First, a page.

Griffin HouseThe Griffin House, built circa 1827, stands on 50 acres of land situated on concession 1, lot 40 in Ancaster. The house and property was purchased by Enerals Griffin, an African American immigrant, in 1834 and remained in the Griffin family until 1988 when it was acquired by the Hamilton Region Conservation Authority (HCA). The HCA understood the significance of the house in local history and began investigating the homestead. Beneath layers of modern siding the original clapboard exterior was uncovered and restored so that the house stands as the farm house of Enerals Griffin’s time today. Archaeologists also uncovered over 3000 artifacts including ceramics, metal and glass. During the restoration a lithograph of Eastman Johnson’s 1859 “Negro Life in the South” was found beneath layers of newspaper, linking the house and the Griffin family to a Black Heritage.

Enerals Griffin was born around 1792 in Virginia. This information, in addition to oral history accounts, suggests that Enerals was almost certainly born a slave. Enerals and his wife, Priscilla, crossed the border to Upper Canada in 1829 after living for some time in Ohio. After having immigrated to Upper Canada, the Griffin’s purchased their 50 acre property in Ancaster for £125. In Ancaster Enerals became a successful farmer and established himself as a leader in the community when he played a role in organizing the 1840 Black Convention for community leaders of Southern Ontario.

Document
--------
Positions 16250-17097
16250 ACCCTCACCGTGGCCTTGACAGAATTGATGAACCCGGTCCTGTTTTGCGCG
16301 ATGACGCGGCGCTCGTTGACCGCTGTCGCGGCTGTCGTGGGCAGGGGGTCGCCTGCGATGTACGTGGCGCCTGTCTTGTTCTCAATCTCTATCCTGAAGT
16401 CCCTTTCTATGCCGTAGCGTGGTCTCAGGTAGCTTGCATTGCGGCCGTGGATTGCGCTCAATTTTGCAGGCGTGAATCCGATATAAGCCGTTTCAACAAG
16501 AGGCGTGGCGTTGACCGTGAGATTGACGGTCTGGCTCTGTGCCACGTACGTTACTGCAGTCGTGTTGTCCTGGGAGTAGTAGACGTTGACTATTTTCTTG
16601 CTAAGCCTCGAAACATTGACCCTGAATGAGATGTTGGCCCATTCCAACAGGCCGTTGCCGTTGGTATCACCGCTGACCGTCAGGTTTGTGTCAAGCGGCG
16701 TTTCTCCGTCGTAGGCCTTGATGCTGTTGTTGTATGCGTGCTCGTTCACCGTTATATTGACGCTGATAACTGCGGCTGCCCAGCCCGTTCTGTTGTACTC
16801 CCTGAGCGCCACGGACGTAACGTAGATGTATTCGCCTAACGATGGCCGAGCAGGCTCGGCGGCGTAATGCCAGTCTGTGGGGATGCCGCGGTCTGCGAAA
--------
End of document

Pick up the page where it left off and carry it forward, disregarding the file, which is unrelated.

The Griffin House stands today as a testament to the bravery and determination of African American men and women who settled in Upper Canada and Enerals’ story reflects the diverse and complex nature of these experiences. The Griffin House began its openings to the public as a joint project between the Hamilton Conservation Authority and Fieldcote Memorial Park and Museum. It was designated a National Historical Site in 2008 and has been included among the sites that make up the Central Ontario Network for Black History. As part of a land swap in 2018, the Hamilton Conservation Authority transferred ownership of the Griffin House and some surrounding land to the City of Hamilton who now solely administer and maintain the site through Fieldcote Memorial Park and Museum.

Public visitation and interpretation, including black-history-related programs, are offered by Fieldcote Memorial Park and Museum (905-648-8144).

The Griffin House is located at 733 Mineral Springs Road. For more information, visit the City of Hamilton website and the Heritage Trust website.